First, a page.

An extremely good boy, and not an AI. Photo by Drew Angerer / Getty Images

Canine Videos Teach AI about Dog Behavior

After trying for years to design an artificial intelligence patterned after humans, cats and now dogs, scientists have found an approach that could help with controlling robots.

Researchers at the University of Washington and Allen Institute for AI recently trained neural networks to interpret and predict the behavior of canines. Their results show that animals could provide a new source of training data for AI systems, especially those used to control robots.

Kelp, a Malamute that had a Go Pro strapped to his head, helped collect data that contributed to the predictions of dog behavior. A total of 380 short videos showed his dog’s point of view—walking, playing fetch, and going to the park.

A picture of Kelp the Malamute, showing the view from its head-mounted GoPro and the sensor data for its limbs.

Using deep learning, researchers analyzed Kelp’s behavior. Deep learning involves collecting vast amounts of data and sifting through it to identify patterns. In this case, that meant matching the data of Kelp’s limbs movement and the visual data from the GoPro. The resulting neural network was trained t0 predict what a dog would do in certain situations. If someone threw a ball, for example, it learned that the dog would chase it.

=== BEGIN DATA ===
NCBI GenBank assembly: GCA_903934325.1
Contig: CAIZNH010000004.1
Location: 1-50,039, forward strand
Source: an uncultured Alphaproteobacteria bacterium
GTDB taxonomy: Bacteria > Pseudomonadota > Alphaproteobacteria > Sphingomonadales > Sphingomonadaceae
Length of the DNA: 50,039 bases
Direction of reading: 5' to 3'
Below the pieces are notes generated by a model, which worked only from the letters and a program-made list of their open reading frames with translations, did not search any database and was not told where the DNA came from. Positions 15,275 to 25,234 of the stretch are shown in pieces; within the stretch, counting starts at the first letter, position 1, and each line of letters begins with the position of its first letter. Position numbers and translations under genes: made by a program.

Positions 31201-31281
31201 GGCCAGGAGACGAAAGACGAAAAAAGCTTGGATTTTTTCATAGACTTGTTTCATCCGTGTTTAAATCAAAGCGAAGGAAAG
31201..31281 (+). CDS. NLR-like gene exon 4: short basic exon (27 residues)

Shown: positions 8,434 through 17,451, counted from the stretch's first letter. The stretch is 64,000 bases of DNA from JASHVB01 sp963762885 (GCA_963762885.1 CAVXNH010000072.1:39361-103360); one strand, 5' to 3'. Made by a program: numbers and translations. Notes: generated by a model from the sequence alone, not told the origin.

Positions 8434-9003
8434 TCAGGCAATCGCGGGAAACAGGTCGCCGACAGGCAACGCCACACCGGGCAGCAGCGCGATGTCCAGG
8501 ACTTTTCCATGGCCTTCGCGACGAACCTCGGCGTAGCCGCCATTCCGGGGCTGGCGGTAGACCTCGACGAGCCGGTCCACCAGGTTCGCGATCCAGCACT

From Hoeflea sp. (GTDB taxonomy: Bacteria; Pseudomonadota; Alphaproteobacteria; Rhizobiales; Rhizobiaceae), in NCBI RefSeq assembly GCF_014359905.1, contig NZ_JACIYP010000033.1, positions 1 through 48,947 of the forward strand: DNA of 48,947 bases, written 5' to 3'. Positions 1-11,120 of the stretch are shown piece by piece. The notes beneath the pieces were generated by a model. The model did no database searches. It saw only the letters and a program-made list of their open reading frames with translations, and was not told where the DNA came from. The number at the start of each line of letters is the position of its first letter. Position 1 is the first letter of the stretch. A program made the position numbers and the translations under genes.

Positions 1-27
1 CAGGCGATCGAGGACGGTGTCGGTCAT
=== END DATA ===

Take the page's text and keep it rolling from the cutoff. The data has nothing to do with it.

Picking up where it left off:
The paper’s lead author, Kiana Ehsani, told The Verge that the predictive capacity of the AI system was accurate, but only in short bursts. For instance, if the video shows a set of stairs, then the system can guess that the dog is going to climb them. Beyond that, there were too many variable options to predict the dog’s behavior. “Whether or not the dog will see a toy or an object it wants to chase, who knows,” said Ehsani, a PhD student at the University of Washington.

“Our intuition for this was that dogs are really good at finding where to walk—where they’re allowed to go and where they’re not,” says Ehsani. “This is a very hard task for a computer because it requires a lot of prior knowledge.”

The dog knows whether a surface is too steep to walk on or to avoid it if it’s spiky and uncomfortable. It would be time-consuming to program a robot with so many rules, so by watching Kelp’s behavior, the neural network learned the rules without having to be taught them. In other words, it learned from the dog.

Researchers plan to study other animals and use them to train AI, too, to teach it how to model behavior.